Last week, Airbnb filed a complaint challenging the city’s new ordinance requiring homesharing platforms to share data about hosts and guests to the Mayor’s Office of Special Enforcement. According to Airbnb, the new ordinance allows the city to collect wide-ranging categories of non-public information:

“[T]he Ordinance requires Internet homesharing platforms to turn over personal information about their hosts, much of which is not made public through the platforms. The Ordinance also requires homesharing platforms to turn over their own non-public and commercially sensitive information, including detailed breakdowns of revenues and technical information about listings. To the extent a platform collects rent, it is also required to hand over highly sensitive bank account information about how guests choose to pay and how much. All of this is data the Office of Special Enforcement could not otherwise obtain without precompliance review, and the Ordinance permits that agency to use and share the data however and whenever it chooses, without any meaningful limitation. In so doing, the Ordinance breaches critical privacy protections both for homesharing platforms like Airbnb and for the New Yorkers who share their homes on these platforms. Put another way, the Homesharing Surveillance Ordinance requires Airbnb to report on a monthly basis volumes of otherwise private information about who New Yorkers choose to invite into their homes, where those homes are located, when and for how long the guests stay, and what the guests are doing there.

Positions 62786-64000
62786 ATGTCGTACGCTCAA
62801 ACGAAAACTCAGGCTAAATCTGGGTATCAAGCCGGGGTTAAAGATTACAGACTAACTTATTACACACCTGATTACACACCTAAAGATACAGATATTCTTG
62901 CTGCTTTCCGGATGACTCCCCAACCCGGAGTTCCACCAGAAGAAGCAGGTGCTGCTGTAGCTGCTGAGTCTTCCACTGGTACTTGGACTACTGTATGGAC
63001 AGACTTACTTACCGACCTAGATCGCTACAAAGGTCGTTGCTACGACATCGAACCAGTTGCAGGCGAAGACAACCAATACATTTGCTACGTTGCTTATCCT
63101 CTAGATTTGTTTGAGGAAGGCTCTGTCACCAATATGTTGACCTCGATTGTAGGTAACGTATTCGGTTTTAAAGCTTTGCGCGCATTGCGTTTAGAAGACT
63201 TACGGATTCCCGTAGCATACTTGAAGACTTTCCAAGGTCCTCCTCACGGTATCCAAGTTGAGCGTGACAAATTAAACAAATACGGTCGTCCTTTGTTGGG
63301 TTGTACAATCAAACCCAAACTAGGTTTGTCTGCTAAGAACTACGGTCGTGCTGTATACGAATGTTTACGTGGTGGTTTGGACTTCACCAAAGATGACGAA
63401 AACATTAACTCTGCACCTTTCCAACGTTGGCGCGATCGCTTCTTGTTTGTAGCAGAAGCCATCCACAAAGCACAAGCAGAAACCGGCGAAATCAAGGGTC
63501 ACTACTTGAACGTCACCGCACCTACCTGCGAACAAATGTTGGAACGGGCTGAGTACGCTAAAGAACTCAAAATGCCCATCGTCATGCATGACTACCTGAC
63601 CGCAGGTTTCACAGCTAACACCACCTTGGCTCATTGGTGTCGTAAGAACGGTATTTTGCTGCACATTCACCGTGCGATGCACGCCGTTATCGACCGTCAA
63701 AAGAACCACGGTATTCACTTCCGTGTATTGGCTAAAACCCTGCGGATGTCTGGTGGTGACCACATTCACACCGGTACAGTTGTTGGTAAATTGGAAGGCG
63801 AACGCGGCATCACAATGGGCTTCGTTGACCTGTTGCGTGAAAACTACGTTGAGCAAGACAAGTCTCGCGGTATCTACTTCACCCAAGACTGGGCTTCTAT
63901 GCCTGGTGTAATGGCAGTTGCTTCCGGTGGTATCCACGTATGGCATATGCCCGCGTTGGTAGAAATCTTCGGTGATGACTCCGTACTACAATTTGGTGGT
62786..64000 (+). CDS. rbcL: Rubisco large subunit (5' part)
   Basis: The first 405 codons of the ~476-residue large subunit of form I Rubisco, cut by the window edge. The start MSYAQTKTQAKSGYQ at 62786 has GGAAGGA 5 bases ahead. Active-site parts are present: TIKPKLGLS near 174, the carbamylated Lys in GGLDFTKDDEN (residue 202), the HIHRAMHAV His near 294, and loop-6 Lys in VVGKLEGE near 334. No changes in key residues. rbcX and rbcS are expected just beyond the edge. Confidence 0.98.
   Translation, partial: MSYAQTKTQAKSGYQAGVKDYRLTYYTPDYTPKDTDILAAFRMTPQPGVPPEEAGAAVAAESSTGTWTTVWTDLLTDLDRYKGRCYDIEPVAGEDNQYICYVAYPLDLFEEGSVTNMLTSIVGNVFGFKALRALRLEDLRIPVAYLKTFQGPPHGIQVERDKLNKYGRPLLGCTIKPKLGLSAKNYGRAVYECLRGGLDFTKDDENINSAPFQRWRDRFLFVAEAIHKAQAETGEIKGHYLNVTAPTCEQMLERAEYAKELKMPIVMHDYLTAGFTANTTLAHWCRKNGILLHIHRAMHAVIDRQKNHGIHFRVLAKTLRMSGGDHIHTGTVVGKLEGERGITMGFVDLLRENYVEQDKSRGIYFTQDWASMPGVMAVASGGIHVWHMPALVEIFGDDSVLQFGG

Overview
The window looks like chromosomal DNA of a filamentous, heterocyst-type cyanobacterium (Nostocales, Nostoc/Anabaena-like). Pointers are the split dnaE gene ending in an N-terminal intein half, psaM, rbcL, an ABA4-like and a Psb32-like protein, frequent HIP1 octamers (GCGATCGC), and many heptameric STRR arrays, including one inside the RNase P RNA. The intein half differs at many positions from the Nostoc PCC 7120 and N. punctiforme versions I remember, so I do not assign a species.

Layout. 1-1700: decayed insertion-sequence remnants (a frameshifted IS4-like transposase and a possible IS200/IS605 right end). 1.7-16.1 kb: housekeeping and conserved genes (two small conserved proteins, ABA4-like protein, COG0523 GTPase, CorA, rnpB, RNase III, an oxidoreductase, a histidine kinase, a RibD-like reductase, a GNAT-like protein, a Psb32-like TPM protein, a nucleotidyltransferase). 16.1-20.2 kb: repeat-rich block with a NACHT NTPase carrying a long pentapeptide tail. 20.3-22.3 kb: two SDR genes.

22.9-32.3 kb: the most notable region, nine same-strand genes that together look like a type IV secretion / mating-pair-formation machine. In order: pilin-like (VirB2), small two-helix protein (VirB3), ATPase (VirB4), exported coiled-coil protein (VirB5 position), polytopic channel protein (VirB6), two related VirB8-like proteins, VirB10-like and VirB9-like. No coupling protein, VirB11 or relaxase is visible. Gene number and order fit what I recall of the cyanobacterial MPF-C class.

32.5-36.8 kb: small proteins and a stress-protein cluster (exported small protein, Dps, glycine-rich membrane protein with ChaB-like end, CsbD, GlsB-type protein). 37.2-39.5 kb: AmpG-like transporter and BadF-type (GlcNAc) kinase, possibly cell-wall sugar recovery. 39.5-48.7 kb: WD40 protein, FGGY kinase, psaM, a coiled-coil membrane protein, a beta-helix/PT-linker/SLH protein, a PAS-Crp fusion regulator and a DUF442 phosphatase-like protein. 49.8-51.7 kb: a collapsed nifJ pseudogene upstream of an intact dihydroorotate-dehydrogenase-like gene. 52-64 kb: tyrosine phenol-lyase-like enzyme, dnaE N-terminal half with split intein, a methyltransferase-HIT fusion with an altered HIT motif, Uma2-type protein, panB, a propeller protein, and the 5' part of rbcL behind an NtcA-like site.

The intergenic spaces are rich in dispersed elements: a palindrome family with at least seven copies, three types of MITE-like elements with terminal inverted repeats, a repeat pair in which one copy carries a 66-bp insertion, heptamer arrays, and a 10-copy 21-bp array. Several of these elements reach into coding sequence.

According to Airbnb, the ordinance is the result of a lobbying effort by New York’s hotel industry to prevent competition from homesharing sites.

The complaint asks for injunctive relief, claiming that the new ordinance violates the First Amendment, the Fourth Amendment, and the federal Stored Communications Act.

The case is currently pending before Judge Engelmayer.